All employers are at risk of receiving a notice from the IRS that they are liable for a penalty under the Affordable Care Act for failing to offer enough employees insurance coverage, or for failing to offer particular employees insurance coverage. This alert offers a game plan to implement upon receipt of that notice.
What You Will Receive. The notice will be provided via an automatically-generated letter, known as “Letter 226-J,” based on (a) data received from employers who filed Forms 1094-C and 1095-C with the IRS, (b) individual Form 1040s filed by employees, and (c) information provided by individuals who enrolled in the exchange.
Your Initial Reaction. Employers should react quickly, as the Letter 226-J only provides 30 days to defend against a penalty assessment. The first step is to review the IRS notice carefully, focusing on whether the facts recited in the letter are accurate. For example, the letter assumes that your entity is an “Applicable Large Employer” (i.e., an “ALE” - entity with more than 50 combined fulltime employees and fulltime employee equivalents), and should list the employees triggering the penalty. Any factual errors may offer a proper defense to the assessment. For example, if you previously determined that you were not an ALE, or were not an ALE for the months triggering the penalty, that would be a primary defense. If the individuals listed are not your employees, or were not your employees for the months listed, that would be another defense. Maybe the IRS believes a fulltime employee was not offered coverage when, in fact, the employee was offered, but declined, coverage.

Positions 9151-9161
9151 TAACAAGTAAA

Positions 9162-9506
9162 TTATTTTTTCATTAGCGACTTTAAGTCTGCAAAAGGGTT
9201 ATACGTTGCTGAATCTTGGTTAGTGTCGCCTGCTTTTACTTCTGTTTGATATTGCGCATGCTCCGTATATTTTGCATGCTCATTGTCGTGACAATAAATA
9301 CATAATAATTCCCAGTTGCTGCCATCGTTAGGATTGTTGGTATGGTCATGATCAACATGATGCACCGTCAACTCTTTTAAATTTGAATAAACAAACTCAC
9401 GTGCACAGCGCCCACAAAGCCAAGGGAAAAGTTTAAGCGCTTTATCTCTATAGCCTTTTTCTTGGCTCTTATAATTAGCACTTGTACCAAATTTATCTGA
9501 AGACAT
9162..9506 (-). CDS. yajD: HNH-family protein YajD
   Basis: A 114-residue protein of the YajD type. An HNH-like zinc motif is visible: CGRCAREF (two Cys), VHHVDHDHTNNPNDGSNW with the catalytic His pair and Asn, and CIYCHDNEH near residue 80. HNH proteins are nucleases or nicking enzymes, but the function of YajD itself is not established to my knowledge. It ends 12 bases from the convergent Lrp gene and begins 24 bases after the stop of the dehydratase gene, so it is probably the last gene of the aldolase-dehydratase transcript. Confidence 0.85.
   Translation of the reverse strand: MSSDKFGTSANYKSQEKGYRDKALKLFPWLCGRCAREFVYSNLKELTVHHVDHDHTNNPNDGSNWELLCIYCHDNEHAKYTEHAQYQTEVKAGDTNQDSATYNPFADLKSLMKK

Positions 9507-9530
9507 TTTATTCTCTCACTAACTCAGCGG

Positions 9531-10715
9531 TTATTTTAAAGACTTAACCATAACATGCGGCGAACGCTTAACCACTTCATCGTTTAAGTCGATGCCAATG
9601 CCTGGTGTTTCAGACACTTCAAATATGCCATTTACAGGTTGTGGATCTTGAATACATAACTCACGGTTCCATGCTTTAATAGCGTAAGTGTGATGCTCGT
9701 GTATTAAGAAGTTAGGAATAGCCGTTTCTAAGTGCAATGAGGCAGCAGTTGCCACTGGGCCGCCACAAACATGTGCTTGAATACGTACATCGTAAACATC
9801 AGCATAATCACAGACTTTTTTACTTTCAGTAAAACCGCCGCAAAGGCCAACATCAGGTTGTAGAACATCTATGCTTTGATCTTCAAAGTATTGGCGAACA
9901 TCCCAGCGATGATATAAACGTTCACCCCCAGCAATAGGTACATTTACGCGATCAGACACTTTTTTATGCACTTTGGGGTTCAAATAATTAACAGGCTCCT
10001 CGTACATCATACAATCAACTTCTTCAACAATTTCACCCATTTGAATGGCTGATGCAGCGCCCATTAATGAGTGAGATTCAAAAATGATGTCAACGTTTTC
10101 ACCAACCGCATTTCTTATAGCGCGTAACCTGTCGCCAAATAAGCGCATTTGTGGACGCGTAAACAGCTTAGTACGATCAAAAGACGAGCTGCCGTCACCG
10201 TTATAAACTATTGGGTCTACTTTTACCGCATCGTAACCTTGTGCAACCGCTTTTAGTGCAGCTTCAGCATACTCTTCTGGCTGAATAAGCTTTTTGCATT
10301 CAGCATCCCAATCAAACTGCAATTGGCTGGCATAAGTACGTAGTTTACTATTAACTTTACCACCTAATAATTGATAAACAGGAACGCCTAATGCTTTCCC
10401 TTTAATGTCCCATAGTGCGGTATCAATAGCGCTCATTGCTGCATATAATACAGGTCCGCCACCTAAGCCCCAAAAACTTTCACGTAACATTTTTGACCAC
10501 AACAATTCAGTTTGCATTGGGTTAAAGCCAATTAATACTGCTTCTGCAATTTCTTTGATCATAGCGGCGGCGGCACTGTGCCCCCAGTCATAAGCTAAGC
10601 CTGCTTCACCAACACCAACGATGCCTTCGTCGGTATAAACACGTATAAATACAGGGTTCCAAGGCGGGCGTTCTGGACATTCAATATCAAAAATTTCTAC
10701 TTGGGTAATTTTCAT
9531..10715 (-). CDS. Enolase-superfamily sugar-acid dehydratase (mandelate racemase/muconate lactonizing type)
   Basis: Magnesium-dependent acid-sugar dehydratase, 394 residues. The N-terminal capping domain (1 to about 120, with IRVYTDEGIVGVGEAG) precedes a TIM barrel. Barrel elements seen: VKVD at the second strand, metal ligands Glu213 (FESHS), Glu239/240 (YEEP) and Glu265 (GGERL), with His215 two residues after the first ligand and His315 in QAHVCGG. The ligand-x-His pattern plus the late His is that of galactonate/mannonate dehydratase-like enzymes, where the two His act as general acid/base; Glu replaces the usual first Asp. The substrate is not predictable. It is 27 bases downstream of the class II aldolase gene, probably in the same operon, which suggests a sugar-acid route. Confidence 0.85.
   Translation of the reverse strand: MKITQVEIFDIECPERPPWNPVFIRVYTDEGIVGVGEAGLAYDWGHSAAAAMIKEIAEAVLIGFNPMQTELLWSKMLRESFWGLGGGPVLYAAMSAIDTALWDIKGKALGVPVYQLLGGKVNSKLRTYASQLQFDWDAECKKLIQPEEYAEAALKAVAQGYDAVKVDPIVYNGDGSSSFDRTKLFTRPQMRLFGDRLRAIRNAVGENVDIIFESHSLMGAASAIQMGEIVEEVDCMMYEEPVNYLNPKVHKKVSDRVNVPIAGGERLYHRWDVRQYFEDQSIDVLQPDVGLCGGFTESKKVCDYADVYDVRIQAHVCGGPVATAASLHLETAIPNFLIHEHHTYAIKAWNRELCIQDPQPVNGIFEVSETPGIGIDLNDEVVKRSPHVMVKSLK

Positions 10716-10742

Your Second Reaction. If the facts in the Letter 226-J are correct, or you want to provide additional defenses (because in general, “more” is “better”), you should assess whether you have additional defenses. Maybe the listed individuals were employees, but they were not eligible because of a valid waiting period. Maybe the individuals were working fulltime hours, but were properly treated as ineligible part-time employees because of the lookback period.
To the extent you spent time (and money) determining how to comply with the ACA shared responsibility requirements, now is the time to show that to the IRS. To the extent you did not spend time (or money) to comply with the ACA, now is the time to spend a little time and money to avoid the penalties.
Potentially, this is an area where your insurance compliance consultant or attorney can help you significantly.
Your Final Reaction. Your final reaction should be to generate a response to the Letter 226-J, as you will be presumed to owe the amount assessed if you do not respond, and the IRS may levy assets to collect. If you disagree with the assessment, either because you disagree that your entity owes anything, or you believe it owes a lesser amount, your response should express your defenses. Ultimately, we recommend your response contain everything you discovered that supports your position.
Obviously, this is another area where your consultant or attorney can provide significant help, and if you would like assistance from a Carlton Fields attorney or have general questions about the subject of this alert, please contact the author or the firm attorney with whom you normally communicate.
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